iSimangaliso bids farewell to colleagues
The iSimangaliso Wetland Park Authority was deeply shocked and saddened by the tragic loss of two long-standing colleagues in a traffic accident on 5th November 2014 as they returned from siting five new field ranger camps that are being built to combat rhino poaching in the world heritage site.
The late Thembi Buthelezi, Environmental Management Officer, and Herbert Mthembu, iSimangaliso’s Park Operations Director.
In the memorial service for them, attended by families, friends, iSimangaliso board members, community elders, colleagues, former colleagues and several hundred members of the wider iSimangaliso community, iSimangaliso CEO Andrew Zaloumis paid tribute to their contributions to the organisation. “We have been overwhelmed by the solidarity and care shown by communities and friends from near and afar. Our office has been inundated by visits and messages from people sharing in our sorrow and giving support, coming together as a family – Ezemvelo KZN Wildlife, municipalities, traditional amakhosi, community members, tourism operators and business associates… so many lives have been touched by these relationships and brought together by this tragedy”. iSimangaliso’s Board Chairman, Mavuso Msimang echoed the CEO’s sentiments and remarked on the sense of social cohesion at the memorial service. He implored those present to honour and remember the spirit of what the Park was in the process of achieving, and “to continue to ensure that the good work of conservation and development done here continues.”
Faniyakhe Herbert Mthembu was born in the Kosi Bay section of iSimangaliso – a true son of the soil. He had 40 years of committed conservation experience. In a career that began as a General Assistant at age 18 with the then Natal Parks Board in 1976, his willingness to work hard and contribute enabled him to move quickly through the ranks. He was promoted to Field Ranger and then headed up anti-poaching operations. He completed his career with Ezemvelo KZN Wildlife as Conservation Manager of the uMkhuze section of iSimangaliso in 2004 when he joined iSimangaliso as its Park Operations Director. He had begun his Masters degree on full scholarship this year.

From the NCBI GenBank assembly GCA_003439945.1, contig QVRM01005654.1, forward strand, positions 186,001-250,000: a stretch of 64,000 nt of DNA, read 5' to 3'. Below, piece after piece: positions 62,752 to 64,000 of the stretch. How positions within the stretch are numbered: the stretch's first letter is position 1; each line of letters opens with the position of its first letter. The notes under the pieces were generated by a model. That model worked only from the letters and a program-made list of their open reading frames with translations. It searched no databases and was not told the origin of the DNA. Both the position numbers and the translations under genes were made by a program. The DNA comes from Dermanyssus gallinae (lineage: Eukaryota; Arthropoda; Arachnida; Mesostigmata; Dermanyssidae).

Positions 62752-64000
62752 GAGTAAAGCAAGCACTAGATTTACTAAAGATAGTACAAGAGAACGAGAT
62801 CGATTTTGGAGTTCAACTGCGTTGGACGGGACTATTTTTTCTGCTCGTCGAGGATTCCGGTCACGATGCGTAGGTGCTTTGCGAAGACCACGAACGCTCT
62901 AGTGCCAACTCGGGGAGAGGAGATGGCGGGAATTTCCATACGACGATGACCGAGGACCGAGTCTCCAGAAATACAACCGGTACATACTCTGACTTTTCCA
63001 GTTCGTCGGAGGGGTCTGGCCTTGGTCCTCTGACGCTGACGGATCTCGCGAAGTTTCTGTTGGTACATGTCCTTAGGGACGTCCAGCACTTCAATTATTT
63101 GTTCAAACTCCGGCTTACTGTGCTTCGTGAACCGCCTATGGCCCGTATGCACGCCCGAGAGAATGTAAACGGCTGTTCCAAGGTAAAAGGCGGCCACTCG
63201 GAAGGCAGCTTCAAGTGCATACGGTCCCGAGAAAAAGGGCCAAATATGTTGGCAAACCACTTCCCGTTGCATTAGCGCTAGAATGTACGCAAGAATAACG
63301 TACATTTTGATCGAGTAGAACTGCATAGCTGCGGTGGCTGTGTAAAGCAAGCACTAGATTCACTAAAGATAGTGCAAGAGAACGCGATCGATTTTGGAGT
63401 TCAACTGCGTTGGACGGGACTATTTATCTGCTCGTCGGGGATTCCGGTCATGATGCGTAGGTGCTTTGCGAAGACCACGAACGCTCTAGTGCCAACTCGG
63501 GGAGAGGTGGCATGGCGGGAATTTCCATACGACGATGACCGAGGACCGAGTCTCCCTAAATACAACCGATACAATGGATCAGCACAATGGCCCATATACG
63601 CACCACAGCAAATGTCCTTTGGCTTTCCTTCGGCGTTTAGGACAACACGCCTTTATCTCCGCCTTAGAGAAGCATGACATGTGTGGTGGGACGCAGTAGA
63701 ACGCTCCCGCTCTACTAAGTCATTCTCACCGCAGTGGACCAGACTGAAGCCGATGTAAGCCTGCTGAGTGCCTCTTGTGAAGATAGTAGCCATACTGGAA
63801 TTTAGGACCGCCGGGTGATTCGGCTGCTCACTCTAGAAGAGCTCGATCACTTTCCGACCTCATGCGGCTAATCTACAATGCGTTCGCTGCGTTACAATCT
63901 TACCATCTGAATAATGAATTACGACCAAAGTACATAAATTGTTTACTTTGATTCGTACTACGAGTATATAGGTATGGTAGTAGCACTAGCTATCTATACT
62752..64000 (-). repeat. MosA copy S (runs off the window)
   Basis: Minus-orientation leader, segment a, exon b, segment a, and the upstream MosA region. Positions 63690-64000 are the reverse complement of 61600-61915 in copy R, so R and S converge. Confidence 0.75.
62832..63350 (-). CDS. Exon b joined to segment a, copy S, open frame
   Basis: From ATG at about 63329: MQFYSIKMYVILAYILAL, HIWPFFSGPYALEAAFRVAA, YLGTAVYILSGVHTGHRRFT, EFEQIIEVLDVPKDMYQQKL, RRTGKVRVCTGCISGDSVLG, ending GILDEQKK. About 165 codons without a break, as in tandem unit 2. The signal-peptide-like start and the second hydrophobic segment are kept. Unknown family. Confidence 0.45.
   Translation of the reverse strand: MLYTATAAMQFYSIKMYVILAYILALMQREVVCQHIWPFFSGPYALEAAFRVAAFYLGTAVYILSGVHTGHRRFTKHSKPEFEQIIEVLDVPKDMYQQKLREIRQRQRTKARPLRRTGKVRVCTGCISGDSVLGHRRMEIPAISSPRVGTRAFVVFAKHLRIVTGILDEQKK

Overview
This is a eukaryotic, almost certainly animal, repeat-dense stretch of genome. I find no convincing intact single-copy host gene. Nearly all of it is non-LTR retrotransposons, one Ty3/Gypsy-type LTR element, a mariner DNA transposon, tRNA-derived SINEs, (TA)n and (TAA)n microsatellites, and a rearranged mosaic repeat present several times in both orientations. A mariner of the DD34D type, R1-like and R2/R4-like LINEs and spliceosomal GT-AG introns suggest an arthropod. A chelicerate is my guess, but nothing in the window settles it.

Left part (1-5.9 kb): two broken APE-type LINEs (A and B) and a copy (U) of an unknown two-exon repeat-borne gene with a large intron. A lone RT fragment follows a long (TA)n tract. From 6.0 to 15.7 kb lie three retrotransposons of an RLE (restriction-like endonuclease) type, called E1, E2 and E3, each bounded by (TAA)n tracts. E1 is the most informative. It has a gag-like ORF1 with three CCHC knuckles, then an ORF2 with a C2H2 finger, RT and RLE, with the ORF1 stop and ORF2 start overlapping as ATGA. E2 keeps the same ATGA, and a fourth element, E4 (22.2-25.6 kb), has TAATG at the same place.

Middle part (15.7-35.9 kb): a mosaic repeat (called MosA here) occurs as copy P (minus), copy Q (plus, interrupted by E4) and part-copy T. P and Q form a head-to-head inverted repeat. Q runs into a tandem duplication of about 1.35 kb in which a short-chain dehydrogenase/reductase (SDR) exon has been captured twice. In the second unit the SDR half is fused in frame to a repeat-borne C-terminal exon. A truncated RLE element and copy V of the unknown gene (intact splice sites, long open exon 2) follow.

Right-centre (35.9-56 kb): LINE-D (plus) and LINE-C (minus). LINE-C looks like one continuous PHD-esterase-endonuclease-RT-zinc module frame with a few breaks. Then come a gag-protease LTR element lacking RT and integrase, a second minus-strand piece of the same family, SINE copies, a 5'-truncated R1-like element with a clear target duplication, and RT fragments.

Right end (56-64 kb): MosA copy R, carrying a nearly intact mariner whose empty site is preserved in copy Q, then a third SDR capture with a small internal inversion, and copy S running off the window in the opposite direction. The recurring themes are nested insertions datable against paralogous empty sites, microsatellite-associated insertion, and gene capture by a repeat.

In his memorial address, Zaloumis said: “Taking an executive desk job didn’t mean he lost his love of the bush. He had a deep knowledge and understanding of fauna and flora and appreciated wild places. He was happiest on field days – and I always knew when it was a field day because Herbert would appear in his bush hat and his boots with a beaming smile.” “Herbert wasn’t shy of confrontation. In the early days of his career, conflict between conservation and communities was much more heightened than what we see today. He was warned on several occasions by local leadership that he and his staff would be killed. But he persisted, and he forged strong relationships with people in every isigodi around iSimangaliso. So much so that he could arrest a man for poaching and still break bread with him the next day. Herbert’s integrity was key. He always believed that you should act in a manner that allows you to look another in the eyes. He believed in ubuntu in the true sense and this reflected in his work and approach to problem solving. Herbert was a builder; a builder of bridges between people, conservation and the Park, and a face of hope from iSimangaliso. He was set to lead the iSimangaliso delegation to the World Park’s Congress in Sydney this November.”
Andrew continued “He often spoke of his mentors, Alan Marlin, Johan Gerber, and Trevor Scheepers. Remembering what they did for him, he shared his knowledge and wisdom freely with others. He was a mentor and advisor to me, with wise insights and sound counsel. He had many a good story about almost every place in iSimangaliso and was good company – imparting his knowledge with passion.”